When people hear that I am from New Jersey they automatically presume that I am very familiar with travel in the big cities, namely NYC. Growing up in the rural areas of south Jersey, I can not even tell people an exit off the Garden State Parkway, as is a common form of location indicator for north and east coast residents. So hearing that Princeton Photo Workshop was conducting a Subway shoot, I was all in. I knew I could find the NY Penn station by traveling from a Hamilton NJ train stop, which in the end, would lead me to our tour leader Alan Kesselhaut and his wife Barbra. The plan was to shoot the old subway line going north one weekend and then on the next one, go south to the WTC transportation hub, which is commonly called “The Oculus”.
Traveling with a group was perfect for me as navigating underground proved very challenging for someone who finds exploring in the Pines more familiar. Not seeing the sun only compounded my lack of sense of direction but having our teachers easily guide us on and off trains, made shooting underground a lot more calming to me. The sounds, smells, murals and performers stood out at each stop. Even the everyday commuters were not bothered by our group of snap happy photogs. Finding compositions could be challenging at times, with all the movement of people and trains. I perceived darkness and tight spaces to be a challenging factor when shooting, but was relieved to find many areas with enough light, as long as you remembered to change your camera settings to adjust for your surroundings.
I found talking and comparing notes on settings, with members of our group very enlightening. It was Alan’s positive outlook that pushed us to try new settings, compositions and the telling of stories, that made this event much more than a “shoot and go home” venture.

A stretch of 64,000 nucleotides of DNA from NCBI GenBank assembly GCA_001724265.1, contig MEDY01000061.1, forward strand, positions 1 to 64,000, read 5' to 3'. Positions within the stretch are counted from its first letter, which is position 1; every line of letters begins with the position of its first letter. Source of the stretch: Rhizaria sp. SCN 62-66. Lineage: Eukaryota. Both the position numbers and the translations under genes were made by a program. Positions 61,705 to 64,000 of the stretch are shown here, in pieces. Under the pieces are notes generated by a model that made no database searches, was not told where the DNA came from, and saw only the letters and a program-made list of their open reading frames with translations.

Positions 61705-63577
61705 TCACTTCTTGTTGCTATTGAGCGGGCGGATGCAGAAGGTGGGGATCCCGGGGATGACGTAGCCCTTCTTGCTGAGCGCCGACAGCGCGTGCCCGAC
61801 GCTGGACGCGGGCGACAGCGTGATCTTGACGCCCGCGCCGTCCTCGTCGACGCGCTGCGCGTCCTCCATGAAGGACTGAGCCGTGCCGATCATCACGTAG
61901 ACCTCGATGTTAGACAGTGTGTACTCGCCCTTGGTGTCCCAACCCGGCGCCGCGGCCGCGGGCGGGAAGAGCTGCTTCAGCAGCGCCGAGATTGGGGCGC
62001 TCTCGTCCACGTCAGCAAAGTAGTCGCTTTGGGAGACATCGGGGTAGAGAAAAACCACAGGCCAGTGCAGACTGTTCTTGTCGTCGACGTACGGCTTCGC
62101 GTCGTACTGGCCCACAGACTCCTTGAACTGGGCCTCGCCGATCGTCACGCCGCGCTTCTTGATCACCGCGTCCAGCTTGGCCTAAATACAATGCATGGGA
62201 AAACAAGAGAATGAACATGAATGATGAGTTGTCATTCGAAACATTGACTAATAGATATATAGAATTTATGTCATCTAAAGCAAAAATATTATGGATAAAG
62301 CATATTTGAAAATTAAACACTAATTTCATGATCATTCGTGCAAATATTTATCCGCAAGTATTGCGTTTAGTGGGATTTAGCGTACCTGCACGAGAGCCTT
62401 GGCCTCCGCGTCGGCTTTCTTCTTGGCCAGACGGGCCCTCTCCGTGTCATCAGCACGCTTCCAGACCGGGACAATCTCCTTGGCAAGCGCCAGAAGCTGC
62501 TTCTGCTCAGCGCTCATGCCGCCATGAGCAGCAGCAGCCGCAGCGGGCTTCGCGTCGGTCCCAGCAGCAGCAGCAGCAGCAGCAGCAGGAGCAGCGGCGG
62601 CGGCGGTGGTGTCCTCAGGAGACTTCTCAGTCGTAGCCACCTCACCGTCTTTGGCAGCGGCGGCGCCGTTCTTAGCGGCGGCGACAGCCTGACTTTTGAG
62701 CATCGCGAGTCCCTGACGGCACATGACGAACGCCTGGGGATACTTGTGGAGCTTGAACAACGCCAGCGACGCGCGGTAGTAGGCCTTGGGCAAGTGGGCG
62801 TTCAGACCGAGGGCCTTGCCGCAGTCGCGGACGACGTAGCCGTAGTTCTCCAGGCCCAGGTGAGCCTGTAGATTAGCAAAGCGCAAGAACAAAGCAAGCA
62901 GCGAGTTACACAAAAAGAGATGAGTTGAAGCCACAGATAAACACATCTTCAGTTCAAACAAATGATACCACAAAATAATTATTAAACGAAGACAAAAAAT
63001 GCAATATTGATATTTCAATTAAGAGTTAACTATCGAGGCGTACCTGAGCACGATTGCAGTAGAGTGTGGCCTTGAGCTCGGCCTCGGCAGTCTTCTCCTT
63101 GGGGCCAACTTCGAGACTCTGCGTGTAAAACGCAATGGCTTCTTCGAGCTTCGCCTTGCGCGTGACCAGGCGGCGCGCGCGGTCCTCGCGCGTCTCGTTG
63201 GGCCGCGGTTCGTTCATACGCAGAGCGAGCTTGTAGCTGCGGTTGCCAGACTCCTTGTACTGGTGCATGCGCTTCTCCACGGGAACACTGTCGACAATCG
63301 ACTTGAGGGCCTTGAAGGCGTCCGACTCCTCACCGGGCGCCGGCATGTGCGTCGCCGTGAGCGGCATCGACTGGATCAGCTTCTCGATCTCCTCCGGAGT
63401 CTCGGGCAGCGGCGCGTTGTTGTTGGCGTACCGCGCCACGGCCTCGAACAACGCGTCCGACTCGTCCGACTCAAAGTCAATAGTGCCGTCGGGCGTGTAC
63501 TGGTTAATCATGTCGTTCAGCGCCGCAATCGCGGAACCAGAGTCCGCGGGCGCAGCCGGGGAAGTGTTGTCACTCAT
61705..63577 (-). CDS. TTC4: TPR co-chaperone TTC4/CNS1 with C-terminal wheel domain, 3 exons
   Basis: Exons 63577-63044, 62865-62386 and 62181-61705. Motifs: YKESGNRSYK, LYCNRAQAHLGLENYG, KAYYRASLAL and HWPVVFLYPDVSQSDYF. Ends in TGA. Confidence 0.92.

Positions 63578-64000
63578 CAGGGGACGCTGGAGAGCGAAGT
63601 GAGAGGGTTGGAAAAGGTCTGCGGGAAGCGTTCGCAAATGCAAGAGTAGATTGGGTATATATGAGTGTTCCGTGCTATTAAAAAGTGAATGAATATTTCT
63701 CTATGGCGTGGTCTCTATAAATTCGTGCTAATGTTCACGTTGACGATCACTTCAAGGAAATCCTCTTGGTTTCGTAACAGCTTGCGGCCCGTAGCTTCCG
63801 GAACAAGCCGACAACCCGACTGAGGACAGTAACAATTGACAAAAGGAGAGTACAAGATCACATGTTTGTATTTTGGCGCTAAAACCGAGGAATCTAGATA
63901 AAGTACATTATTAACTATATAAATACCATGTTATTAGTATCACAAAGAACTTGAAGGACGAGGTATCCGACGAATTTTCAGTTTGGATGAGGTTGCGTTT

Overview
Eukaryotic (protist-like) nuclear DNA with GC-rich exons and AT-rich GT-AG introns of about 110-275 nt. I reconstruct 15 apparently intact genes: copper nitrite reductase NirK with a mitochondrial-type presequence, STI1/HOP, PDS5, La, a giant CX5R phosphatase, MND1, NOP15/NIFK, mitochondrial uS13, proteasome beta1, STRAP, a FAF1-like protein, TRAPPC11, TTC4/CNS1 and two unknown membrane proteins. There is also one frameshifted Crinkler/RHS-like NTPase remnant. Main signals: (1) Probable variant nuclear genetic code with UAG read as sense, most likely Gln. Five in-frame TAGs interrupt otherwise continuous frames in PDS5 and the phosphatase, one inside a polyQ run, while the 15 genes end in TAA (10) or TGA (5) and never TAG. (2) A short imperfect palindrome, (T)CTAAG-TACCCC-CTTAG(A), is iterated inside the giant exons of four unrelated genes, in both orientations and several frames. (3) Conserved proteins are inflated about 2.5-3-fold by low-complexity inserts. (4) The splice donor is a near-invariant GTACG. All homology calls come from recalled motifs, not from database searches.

No there were no flying monkeys or evil witches down there, even though it felt like I was relocated from Kansas to a world filled with characters from OZ. From the underground performers to the otherworldly serene world of the Oculus, I would not have passed this trip up, but… there is still “No place like home”!
Since growing up between two of the largest cities on the east coast, one being Philadelphia and the other New York, you would think I would be familiar or at the very least comfortable with them. Actually that is the furthest from the truth as I grew up in the pines of south jersey, so visiting anything with more than 2 stories was both illuminating and many times quite confusing. When traveling to the city of choice for this post, “NYC”, I relied on the calm but monotonous one and a half hour ride on a train which would deposit me at Penn Station in Manhattan. This put me right in the center of where my quest to document 4 visits to this urban oasis would be fulfilled.
My first trip took me to lower Manhattan’s financial district. The structures and how the light reflected on them truly fascinated me. Peering up and down the streets and trying to make a connection with my camera was a task that was made easier by one of my guides, meet-up planer/photographer Martin Joffe. He had made special arrangements to shoot inside the “Woolworth” building. When I stepped inside this place, I was immediately sent back in time, where money translated to some of the most opulent decor one could imagine. The juxtaposition of the old to more modern architecture, was eye-opening to say the least.
The next visit to NYC was to shoot in Chinatown and my guide would be street/portrait photographer DC Fahsbender. Imagine the street noise and traffic of a big city combined with the unknown elements of a different country. The signs, language and most of the people being of a different culture, brought my lens to a place, both old and new. While I walked up and down the narrow streets of the many shops, I felt swept along by a current of people. By inviting the culture of this place in, I was able to slow down and click away.